If a tribunal identifies the need for an aid or appliance, its statement of reasons should indicate what sort of aid or appliance it had in mind.
FMcA v. Department for Communities (PIP)  NI Com 17 (C24/20-21)
The claimant claimed PIP on the basis of needs arising from a tracheostomy due to laryngeal cancer. His claim was refused and he appealed. A tribunal disallowed his appeal and he appealed to the Social Security Commissioner. Law Centre NI represented him before the Commissioner.
The claimant gave evidence to the tribunal that although he could wash and bathe, he had to be careful to prevent water entering the tubing in his throat. He said that if he had to wash his hair, he would need assistance from another person to avoid water ingress directly to his lungs.
The tribunal did not accept the claimant’s evidence. It declined to award points under Activity 4: Washing and bathing, deciding that the claimant could wash and bathe generally most of the time. In its statement of reasons, the tribunal stated:
‘The medical member of the panel in particular was of the view that a simple covering could be applied over the opening so as to prevent the entrance of water into the area and into his lungs. This did not necessarily have to prevent the flow of air into his lungs in the circumstances.’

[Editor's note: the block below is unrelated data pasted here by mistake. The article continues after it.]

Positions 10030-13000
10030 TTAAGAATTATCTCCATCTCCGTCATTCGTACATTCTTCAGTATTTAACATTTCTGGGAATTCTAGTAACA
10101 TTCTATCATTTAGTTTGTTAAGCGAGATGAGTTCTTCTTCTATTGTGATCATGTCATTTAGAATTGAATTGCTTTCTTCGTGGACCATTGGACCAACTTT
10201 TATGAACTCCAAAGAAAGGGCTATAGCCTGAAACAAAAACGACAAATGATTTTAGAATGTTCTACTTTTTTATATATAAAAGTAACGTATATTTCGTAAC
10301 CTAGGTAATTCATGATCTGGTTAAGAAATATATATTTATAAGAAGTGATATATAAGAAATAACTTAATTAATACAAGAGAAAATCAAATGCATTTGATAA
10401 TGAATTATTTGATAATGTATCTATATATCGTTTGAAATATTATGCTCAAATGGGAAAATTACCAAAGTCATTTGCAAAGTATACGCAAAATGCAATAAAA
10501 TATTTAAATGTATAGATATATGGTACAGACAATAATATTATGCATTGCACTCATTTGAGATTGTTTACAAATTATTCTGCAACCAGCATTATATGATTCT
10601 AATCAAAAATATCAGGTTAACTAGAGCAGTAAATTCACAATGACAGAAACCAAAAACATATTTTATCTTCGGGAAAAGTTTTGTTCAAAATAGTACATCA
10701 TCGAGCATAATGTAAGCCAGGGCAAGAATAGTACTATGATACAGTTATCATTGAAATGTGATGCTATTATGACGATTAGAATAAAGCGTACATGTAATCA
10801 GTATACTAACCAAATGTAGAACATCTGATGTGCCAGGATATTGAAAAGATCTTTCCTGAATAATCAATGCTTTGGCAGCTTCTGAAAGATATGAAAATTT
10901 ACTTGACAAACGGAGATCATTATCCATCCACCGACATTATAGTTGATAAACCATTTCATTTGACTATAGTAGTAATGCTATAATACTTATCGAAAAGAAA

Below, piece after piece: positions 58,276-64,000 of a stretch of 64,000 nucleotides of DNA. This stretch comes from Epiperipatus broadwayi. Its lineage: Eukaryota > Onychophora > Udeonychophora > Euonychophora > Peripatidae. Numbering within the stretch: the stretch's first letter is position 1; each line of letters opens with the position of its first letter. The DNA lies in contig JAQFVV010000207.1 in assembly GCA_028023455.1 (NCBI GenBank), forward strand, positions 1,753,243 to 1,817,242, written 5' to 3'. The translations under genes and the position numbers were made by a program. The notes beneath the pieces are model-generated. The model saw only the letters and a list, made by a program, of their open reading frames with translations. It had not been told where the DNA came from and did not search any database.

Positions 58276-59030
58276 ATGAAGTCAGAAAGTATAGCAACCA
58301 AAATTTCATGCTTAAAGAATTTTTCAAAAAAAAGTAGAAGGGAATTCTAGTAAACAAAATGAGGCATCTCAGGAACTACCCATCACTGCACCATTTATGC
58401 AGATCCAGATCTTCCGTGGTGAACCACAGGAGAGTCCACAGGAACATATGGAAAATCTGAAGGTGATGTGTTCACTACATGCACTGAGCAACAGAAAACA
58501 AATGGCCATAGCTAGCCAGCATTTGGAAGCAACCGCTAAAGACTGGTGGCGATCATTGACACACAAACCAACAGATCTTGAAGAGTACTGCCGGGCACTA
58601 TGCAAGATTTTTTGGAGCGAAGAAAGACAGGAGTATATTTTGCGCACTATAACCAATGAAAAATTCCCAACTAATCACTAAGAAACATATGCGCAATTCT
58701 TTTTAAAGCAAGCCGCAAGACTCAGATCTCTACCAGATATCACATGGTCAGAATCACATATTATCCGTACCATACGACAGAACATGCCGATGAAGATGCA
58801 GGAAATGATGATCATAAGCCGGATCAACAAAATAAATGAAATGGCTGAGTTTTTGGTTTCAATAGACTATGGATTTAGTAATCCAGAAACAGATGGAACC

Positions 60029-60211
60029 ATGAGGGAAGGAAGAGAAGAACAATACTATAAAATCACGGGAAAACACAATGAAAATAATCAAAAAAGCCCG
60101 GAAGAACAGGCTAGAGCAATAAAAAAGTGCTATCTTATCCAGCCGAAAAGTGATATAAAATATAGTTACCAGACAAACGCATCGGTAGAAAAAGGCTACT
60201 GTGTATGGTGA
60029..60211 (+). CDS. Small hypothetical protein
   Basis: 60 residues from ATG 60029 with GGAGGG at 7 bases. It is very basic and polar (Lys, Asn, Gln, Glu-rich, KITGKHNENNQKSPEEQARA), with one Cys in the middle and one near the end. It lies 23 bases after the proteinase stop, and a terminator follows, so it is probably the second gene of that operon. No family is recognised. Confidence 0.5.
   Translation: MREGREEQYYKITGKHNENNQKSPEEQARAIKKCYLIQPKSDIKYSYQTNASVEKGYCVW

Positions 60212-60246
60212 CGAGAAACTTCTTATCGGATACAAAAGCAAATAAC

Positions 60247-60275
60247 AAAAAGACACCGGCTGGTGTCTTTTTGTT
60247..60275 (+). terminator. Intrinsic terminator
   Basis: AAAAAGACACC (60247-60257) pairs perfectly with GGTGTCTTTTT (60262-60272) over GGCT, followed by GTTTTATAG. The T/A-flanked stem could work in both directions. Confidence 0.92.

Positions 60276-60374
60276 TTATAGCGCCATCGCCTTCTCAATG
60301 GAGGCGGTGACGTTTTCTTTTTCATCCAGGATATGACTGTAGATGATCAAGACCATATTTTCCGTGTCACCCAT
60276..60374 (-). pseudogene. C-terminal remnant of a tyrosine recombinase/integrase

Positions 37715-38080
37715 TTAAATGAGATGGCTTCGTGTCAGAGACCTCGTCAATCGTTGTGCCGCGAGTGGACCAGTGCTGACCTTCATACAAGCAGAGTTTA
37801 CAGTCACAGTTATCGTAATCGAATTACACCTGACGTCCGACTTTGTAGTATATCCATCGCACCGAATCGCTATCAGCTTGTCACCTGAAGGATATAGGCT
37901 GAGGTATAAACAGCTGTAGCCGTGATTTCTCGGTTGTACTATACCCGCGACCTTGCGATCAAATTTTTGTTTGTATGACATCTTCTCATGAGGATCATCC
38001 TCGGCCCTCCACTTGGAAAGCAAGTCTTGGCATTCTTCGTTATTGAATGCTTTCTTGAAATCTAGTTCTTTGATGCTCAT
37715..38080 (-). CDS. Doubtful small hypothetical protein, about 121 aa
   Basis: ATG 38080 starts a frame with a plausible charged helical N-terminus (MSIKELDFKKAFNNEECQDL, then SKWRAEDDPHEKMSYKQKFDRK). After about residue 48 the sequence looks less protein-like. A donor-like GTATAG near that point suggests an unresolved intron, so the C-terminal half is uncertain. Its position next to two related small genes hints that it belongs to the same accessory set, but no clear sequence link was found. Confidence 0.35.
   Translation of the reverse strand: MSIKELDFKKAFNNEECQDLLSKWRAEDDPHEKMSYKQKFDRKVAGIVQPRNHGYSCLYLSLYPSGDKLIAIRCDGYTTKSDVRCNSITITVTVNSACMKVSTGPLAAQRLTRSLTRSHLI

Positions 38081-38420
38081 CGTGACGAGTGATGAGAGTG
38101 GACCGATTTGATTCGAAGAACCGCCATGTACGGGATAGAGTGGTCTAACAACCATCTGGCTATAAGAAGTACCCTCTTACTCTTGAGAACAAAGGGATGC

While the tribunal reasoned that the claimant did not need assistance because he could use an aid, it failed to award points for using an aid or to identify the appropriate aid.
Before the Commissioner, Law Centre NI argued that the tribunal’s reasons for deciding that the claimant does not need an aid to wash or bathe were inadequate. Law Centre NI referred to Regulation 2(1) Personal Independence Regulations (NI) 2016, which defines an aid or appliance as:
‘2.(1) in these Regulations
‘aid or appliance’ –
(a) means any device which improves, provides or replaces [the claimant’s] impaired physical or mental function.’
Law Centre NI also referred to the decision of Upper Tribunal Judge Gray in JM v. SSWP (PIP)  UKUT 419 (AAC) in which he stated:
‘4. The grounds of appeal, which were fully and helpfully drafted with references to case law, boiled down to the argument that the statement of reasons was an inadequate explanation as to the chosen descriptor under activity 1, preparing food. The point was made, and I agree with it, that given that the tribunal perceived a need for an aid or appliance, the statement of reasons should have indicated what sort of aid or appliance it had in mind…’
The Department agreed that the tribunal had erred in law.
As both parties agreed that the tribunal erred in law, the Commissioner allowed the appeal and referred the matter to a new tribunal. The Commissioner noted that his decision turns on its own particular facts.